The court considered the relationship between express an implied warranties.
Held: Under a time charterparty, hire continues to run unless the charterer can bring himself within the plain words of an off-hire provision; the risk of delay is thus essentially on the time charterer (rather than the owners).
Rix LJ, with whom Brooke LJ and Sir Paul Kennedy agreed, said at: ‘ Mr Cooper went on to cite examples of the effectiveness of an express safe port warranty, even in cases of charters to nominated ports such as The Helen Miller  2 Lloyd’s Rep. 95 at 101 and The Mary Lou  2 Lloyd’s Rep. 272. Those citations are, in my judgment, again apposite. It is of course standard law that express warranties and provisions must be given their true effect, such as they are, and that there is only room for the implication of an indemnity clause to the extent that the express provisions do not allocate risks in other inconsistent ways.’ ‘under a time charter the risk of delay is fundamentally on a time charterer, who remains liable to pay hire in all circumstances unless the charterer can bring himself within the plain words of an off-hire provision’.
Brooke, Rix LJJ, Sir Paul Kennedy
 EWCA Civ 599,  2 CLC 1042,  2 All ER (Comm) 188,  2 Lloyd’s Rep 175
England and Wales
At ComC – Hyundai Merchant Marine Co. Ltd. v Furness Withy (Australia) Pty (‘Doric Pride’) ComC 20-May-2005
Dispute about the meaning and effect of an ‘off hire’ clause in a single trip time charter. . .
Cited – NYK Bulkship (Atlantic) Nv v Cargill International Sa ComC 1-Feb-2013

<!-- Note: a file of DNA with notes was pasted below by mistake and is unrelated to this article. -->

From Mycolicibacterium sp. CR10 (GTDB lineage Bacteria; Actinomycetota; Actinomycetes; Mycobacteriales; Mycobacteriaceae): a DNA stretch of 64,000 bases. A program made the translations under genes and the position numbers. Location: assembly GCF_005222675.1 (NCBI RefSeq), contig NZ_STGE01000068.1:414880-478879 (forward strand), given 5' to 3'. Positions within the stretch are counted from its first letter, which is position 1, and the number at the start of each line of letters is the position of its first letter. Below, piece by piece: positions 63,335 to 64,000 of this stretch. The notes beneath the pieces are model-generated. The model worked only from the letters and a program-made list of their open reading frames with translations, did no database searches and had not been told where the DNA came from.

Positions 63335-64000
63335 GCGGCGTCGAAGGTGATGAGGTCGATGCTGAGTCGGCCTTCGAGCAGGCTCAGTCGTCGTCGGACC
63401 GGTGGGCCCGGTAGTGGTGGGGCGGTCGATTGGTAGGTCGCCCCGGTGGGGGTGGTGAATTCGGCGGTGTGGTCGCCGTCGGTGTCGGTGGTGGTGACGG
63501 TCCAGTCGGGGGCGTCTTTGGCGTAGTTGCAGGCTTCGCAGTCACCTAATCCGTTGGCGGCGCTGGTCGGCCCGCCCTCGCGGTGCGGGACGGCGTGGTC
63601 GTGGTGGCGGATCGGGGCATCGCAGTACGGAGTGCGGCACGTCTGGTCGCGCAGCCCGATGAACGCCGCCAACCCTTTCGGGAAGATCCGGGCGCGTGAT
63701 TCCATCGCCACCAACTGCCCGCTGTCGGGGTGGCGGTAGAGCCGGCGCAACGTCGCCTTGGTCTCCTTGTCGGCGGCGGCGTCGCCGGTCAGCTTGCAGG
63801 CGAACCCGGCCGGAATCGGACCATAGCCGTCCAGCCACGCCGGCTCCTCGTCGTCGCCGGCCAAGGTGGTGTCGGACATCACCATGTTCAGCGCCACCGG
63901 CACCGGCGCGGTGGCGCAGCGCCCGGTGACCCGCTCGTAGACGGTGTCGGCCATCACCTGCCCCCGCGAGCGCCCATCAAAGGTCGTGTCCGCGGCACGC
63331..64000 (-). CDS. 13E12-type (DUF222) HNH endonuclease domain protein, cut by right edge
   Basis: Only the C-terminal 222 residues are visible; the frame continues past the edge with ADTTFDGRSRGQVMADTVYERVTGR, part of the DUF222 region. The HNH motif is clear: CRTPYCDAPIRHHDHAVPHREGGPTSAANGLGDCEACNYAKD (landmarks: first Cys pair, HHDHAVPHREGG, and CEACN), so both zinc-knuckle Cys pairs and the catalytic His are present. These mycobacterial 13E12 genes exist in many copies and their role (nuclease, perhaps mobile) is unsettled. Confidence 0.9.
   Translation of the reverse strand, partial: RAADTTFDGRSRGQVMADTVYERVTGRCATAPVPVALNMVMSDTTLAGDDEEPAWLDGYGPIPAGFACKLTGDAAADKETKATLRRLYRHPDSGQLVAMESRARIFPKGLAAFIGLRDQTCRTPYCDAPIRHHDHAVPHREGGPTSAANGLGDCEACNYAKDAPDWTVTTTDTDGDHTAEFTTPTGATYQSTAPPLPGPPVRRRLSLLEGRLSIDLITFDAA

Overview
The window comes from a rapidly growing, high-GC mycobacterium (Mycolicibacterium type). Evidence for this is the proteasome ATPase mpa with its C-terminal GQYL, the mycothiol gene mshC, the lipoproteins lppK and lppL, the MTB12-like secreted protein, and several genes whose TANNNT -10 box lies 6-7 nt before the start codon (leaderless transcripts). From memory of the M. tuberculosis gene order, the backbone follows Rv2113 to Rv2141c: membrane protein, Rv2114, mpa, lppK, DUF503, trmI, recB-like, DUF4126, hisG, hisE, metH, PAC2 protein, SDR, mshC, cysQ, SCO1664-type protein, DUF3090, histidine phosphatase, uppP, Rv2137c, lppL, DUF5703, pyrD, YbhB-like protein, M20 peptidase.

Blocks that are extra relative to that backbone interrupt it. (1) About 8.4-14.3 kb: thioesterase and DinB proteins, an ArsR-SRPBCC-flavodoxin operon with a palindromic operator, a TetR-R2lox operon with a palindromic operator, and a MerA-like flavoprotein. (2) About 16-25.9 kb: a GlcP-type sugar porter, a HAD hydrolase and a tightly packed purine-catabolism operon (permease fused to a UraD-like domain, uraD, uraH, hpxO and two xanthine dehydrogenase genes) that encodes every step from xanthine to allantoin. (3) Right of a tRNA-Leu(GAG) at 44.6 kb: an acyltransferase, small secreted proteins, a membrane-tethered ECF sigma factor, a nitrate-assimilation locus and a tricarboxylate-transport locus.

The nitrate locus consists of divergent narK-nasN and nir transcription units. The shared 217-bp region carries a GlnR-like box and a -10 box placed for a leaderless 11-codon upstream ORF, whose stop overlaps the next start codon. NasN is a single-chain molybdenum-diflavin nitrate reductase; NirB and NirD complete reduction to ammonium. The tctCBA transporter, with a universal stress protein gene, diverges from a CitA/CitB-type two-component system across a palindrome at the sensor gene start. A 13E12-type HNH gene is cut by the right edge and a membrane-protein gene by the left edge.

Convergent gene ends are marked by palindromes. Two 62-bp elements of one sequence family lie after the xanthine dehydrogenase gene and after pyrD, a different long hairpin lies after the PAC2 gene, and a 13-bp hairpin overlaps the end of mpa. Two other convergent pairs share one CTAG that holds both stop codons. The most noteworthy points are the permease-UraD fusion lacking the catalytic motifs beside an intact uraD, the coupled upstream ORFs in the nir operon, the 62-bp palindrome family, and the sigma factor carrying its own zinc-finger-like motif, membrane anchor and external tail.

The ship (Global Santosh), having been found with illicit drugs, was arrested in error, leading to considerable delays in unloading the cement cargo. The charterparty period off-hire clause (NYPE form) was applied and hire withheld by the head . .
Cited – NYK Bulkship (Atlantic) NV v Cargill International SA CA 8-Apr-2014
The court was asked as to ‘the true construction and application of a proviso to an off hire clause in a time charterparty, dealing with the capture, seizure, detention or arrest of the vessel. The issue thus raises the familiar question as to the . .
Cited – NYK Bulkship (Atlantic) Nv v Cargill International Sa SC 11-May-2016
The ship ‘Global Santosh’ had been arrested as a side issue in a dispute as to its cargo between its anticipated receiver and a sub-sub charterer.
Held: (Lord Clarke dissenting) The appeal succeeded. Any responsibility of Cargill under the . .
Lists of cited by and citing cases may be incomplete.
Updated: 06 July 2022; Ref: scu.242539